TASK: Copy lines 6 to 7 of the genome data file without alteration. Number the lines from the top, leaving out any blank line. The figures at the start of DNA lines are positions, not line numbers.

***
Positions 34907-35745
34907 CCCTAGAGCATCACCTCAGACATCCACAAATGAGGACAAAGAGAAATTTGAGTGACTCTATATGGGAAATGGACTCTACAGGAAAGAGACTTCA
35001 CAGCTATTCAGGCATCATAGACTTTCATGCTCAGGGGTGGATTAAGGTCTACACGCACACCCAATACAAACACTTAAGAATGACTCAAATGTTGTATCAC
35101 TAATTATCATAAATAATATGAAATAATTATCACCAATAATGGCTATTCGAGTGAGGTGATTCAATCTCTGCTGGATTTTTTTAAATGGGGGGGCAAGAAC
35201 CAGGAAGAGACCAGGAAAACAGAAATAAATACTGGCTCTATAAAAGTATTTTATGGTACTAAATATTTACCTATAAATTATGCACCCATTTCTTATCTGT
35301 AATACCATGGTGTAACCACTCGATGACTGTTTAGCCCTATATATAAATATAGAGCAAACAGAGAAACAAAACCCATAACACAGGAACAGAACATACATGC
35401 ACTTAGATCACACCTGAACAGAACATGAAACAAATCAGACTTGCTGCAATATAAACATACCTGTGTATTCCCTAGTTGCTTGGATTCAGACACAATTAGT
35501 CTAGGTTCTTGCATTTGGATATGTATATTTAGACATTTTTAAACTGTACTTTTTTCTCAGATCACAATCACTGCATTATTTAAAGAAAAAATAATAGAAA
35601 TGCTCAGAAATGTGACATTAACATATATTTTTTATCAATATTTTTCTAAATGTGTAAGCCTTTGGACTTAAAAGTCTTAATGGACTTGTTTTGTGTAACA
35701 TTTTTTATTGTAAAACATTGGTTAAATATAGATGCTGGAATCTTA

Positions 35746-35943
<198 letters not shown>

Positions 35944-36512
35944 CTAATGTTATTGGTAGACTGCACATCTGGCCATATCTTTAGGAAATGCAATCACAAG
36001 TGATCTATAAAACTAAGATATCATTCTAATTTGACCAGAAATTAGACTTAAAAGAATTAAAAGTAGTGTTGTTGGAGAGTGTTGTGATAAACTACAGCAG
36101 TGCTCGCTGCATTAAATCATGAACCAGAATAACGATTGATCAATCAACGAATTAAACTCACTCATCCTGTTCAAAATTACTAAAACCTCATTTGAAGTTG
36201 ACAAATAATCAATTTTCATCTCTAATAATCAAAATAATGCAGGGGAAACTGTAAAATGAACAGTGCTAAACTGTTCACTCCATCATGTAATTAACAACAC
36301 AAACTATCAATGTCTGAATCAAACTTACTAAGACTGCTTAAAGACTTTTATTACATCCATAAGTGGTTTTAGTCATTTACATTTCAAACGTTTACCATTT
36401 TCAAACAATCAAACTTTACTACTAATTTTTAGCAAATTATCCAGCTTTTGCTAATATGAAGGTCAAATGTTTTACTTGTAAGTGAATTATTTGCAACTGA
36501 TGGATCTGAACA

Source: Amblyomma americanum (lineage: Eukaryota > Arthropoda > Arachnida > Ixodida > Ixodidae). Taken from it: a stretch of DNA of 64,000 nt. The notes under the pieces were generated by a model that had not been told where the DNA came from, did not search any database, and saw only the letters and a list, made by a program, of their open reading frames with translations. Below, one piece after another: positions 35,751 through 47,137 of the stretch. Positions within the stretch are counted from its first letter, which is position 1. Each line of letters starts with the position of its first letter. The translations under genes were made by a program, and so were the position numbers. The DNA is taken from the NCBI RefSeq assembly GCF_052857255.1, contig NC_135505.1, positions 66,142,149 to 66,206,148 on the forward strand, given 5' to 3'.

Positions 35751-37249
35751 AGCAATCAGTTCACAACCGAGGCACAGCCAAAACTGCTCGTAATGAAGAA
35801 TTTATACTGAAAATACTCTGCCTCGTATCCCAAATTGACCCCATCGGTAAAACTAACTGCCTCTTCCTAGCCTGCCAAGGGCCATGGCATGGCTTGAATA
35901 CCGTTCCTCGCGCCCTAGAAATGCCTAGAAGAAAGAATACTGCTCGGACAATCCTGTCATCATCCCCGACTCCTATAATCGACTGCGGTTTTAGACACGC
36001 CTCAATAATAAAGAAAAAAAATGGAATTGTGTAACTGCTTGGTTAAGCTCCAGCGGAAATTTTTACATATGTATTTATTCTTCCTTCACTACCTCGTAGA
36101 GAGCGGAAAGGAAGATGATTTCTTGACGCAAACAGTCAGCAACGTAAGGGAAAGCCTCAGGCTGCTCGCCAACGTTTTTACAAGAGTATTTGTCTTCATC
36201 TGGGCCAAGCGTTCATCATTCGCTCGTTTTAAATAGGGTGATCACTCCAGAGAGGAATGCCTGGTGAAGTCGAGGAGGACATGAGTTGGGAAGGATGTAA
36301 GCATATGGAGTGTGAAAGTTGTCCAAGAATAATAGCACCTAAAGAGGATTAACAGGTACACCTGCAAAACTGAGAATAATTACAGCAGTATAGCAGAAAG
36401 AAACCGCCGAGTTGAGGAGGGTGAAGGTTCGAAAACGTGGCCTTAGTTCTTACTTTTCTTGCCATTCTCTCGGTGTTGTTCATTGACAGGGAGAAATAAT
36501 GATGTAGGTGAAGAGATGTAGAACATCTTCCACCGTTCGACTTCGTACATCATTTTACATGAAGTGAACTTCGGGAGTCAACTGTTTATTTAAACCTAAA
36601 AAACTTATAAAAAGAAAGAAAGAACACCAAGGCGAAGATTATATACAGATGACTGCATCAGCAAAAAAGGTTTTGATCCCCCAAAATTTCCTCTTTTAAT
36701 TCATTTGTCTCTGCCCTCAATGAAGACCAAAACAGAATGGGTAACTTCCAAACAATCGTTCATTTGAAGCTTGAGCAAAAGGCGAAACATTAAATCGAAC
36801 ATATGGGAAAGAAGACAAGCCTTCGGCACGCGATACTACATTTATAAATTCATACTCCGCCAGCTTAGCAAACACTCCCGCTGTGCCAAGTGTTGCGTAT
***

35301 AATACCATGGTGTAACCACTCGATGACTGTTTAGCCCTATATATAAATATAGAGCAAACAGAGAAACAAAACCCATAACACAGGAACAGAACATACATGC
35401 ACTTAGATCACACCTGAACAGAACATGAAACAAATCAGACTTGCTGCAATATAAACATACCTGTGTATTCCCTAGTTGCTTGGATTCAGACACAATTAGT